Liquidity effect in OTC options markets: Premium or discount?

Prachi Deuskar, Anurag Gupta, Marti G. Subrahmanyam
<span title="">2011</span> <i title="Elsevier BV"> <a target="_blank" rel="noopener" href="https://fatcat.wiki/container/xagij2pg2vdxpnkhmp4e7oum5m" style="color: black;">Journal of financial markets</a> </i> &nbsp;
Can the liquidity premium in asset prices, as documented in the exchange-traded equity and bond markets, be generalized to the over-the-counter (OTC) derivative markets? Using OTC euro (€) interest rate cap and floor data, we find that illiquid options trade at higher prices relative to liquid options. This liquidity discount, though opposite to that found in equities and bonds, is consistent with the structure of this OTC market and the nature of its demand and supply forces. Our results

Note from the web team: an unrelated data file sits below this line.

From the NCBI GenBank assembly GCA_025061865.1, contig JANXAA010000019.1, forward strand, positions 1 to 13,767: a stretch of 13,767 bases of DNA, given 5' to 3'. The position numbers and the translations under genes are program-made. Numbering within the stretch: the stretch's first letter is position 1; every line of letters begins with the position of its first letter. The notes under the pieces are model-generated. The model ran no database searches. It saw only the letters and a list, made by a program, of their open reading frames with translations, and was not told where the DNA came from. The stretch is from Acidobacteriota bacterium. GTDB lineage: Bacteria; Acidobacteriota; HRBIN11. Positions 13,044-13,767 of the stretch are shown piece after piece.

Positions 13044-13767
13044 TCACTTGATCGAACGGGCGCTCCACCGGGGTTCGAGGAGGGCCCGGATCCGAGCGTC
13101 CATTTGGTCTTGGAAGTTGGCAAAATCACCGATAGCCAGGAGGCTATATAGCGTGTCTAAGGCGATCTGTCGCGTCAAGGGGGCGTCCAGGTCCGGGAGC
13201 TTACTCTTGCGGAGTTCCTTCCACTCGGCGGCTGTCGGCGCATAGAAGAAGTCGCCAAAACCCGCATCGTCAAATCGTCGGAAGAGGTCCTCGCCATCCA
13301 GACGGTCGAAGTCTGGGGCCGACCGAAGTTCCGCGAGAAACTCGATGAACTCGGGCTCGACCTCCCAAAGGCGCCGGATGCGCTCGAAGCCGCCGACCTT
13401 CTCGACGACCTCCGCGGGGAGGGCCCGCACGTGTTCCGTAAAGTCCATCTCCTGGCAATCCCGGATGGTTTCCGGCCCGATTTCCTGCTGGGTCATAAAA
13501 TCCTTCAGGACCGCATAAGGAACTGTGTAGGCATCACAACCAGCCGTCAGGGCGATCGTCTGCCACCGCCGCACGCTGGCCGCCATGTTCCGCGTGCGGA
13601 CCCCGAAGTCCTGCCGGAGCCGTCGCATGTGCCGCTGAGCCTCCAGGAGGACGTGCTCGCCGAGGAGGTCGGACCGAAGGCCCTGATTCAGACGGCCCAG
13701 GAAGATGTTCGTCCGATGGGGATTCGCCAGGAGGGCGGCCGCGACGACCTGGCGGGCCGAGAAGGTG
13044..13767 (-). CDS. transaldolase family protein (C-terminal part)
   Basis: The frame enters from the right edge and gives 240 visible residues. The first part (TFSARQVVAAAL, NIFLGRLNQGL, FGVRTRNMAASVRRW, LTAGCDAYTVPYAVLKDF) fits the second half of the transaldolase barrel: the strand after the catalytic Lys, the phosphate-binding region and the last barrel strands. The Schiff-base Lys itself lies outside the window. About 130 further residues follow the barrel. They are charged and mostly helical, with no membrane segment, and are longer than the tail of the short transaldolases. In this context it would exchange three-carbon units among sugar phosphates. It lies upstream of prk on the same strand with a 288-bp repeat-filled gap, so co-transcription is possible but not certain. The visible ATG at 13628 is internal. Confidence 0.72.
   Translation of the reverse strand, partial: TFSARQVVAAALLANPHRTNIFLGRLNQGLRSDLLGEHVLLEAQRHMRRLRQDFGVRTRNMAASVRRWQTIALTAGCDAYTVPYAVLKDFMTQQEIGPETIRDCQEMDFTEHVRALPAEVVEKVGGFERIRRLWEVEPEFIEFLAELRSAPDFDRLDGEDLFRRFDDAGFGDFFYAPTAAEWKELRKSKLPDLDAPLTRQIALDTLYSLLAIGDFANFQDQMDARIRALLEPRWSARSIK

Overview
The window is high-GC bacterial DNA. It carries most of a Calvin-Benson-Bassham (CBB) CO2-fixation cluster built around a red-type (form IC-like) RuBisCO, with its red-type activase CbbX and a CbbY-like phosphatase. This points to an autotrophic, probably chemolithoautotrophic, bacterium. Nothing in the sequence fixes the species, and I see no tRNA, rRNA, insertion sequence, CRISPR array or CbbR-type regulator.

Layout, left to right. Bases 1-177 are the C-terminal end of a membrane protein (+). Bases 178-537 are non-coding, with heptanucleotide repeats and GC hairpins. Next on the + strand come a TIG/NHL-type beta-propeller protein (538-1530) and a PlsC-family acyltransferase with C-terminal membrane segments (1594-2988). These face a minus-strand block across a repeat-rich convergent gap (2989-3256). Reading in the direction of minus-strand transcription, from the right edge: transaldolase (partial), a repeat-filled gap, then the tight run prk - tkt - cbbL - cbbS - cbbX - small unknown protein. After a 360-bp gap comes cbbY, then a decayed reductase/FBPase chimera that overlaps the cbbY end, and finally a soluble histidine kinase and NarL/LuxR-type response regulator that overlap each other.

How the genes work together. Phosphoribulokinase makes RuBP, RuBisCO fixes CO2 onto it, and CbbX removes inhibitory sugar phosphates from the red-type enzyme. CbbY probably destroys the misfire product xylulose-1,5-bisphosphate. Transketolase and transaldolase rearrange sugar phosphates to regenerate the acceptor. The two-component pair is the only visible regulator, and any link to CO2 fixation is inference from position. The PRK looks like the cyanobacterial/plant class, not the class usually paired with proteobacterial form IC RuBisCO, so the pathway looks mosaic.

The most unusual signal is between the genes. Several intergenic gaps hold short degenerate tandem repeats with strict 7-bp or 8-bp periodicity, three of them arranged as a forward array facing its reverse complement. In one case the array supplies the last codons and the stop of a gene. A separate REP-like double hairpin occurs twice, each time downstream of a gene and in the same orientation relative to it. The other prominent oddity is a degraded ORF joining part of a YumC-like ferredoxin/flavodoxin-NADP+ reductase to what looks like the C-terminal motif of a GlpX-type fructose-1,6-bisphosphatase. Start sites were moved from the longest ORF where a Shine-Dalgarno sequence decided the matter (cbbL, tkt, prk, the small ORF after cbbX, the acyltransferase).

more &raquo; ... t that the effect of liquidity on asset prices cannot be generalized without regard to the characteristics of the market. JEL Classification: G10, G12, G13, G15 ABSTRACT Can the liquidity premium in asset prices, as documented in the exchange-traded equity and bond markets, be generalized to the over-the-counter (OTC) derivative markets? Using OTC euro (€) interest rate cap and floor data, we find that illiquid options trade at higher prices relative to liquid options. This liquidity discount, though opposite to that found in equities and bonds, is consistent with the structure of this OTC market and the nature of its demand and supply forces. Our results suggest that the effect of liquidity on asset prices cannot be generalized without regard to the characteristics of the market. JEL Classification: G10, G12, G13, G15 Keywords: Liquidity, interest rate options, euro interest rate markets, Euribor market, OTC options markets. SINCE THE SEMINAL PAPER by Amihud and Mendelson (1986), numerous theoretical and empirical studies in equity and fixed income markets have shown that stocks and bonds with lower liquidity have lower prices and command higher expected returns. 1 However, relatively little is known about the implications of liquidity for pricing in derivatives markets, such as those for equity or interest rate options. An exception in this relatively sparse literature is the study by Brenner, Eldor and Hauser (2001), who confirm the normally expected result that non-tradable currency options in Israel are discounted by 21 percent on average, as compared to exchangetraded options. 2 But is this always the case, especially for over-the-counter (OTC) options markets? Are illiquid options always priced lower than liquid options, similar to the liquidity effect consistently observed in the underlying asset markets, or does this depend on the institutional structure of the specific market, as suggested by Brenner, Eldor and Hauser (2001)? We raise and answer this important question using cap and floor data from the OTC interest rate options market, which is one of the largest (and yet least researched) options markets in the world, with about $52 trillion in notional principal and $700 billion in gross market value outstanding as of June 2007. 3 Contrary to the accepted wisdom in the existing literature based on evidence from other asset markets, we find that more illiquid interest rate options in the OTC markets trade at higher prices relative to the more liquid options, controlling for other effects. This effect goes in the direction opposite to what is observed for stocks, bonds, and even for some exchange-traded currency options. Our paper is the first to document such a liquidity effect in any financial market, and is also the first one to examine liquidity effects in the OTC options markets. This result has important implications for incorporating liquidity effects in derivative pricing models, since we 1 These include theoretical studies, such as Longstaff (1995a) and Longstaff (2001) , numerous empirical studies in the equity markets, several studies such as and others in the corporate bond market. 2 show that the conventional intuition, which holds in other asset markets, may not hold in some derivatives markets. Our study contributes to the existing literature in several ways. According to the available evidence, the impact of illiquidity on asset prices is overwhelmingly presumed to be negative, since the marginal investors typically hold a long position, thereby demanding compensation for the lack of immediacy they face if they wish to sell the asset. Thus, the liquidity premium on the asset is expected to be positive -other things remaining the same, the more illiquid an asset, the higher is its liquidity premium and its required rate of return, and hence, the lower is its price. For example, in the case of a bond or a stock, which are assets in positive net supply, the marginal investor or the buyer of the asset demands compensation for illiquidity, while the seller is no longer concerned about the liquidity of the asset after the transaction. In fact, within a two-asset version of the standard Lucas economy, Longstaff (2005) shows that a liquid asset can be worth up to 25 percent more than an illiquid asset, when both have identical cash flow dynamics otherwise. However, derivative assets are different from underlying assets like stocks and bonds. First, there is no reason to presume that liquidity in the derivatives markets is an exogenous phenomenon. Rather, it is the result of the availability and liquidity of the hedging instruments, the magnitude of unhedgeable risks, and the risk appetite and capital constraints of the marginal investors, among other factors. Thus, illiquidity in derivatives markets captures all of the concerns of the marginal investor about the expected hedging costs and the risks over the life of the derivative. In particular, in the case of options, since they cannot be hedged perfectly, the dealers are keen to carry as little inventory as possible, after allowing for hedging. Therefore, the liquidity of the option captures the ease with which a dealer can offset the trade. Consequently, the liquidity of an option matters to the dealers and has an effect on its price. Second, derivatives are generally in zero net supply. Therefore, in derivatives, it is not obvious whether the marginal investor concerned about liquidity holds a long or a short position. In addition, in the case of options, the risk exposures of the short side and the long side are not necessarily the same, since they may have other offsetting positions. Both the buyer and the seller continue to have exposure to the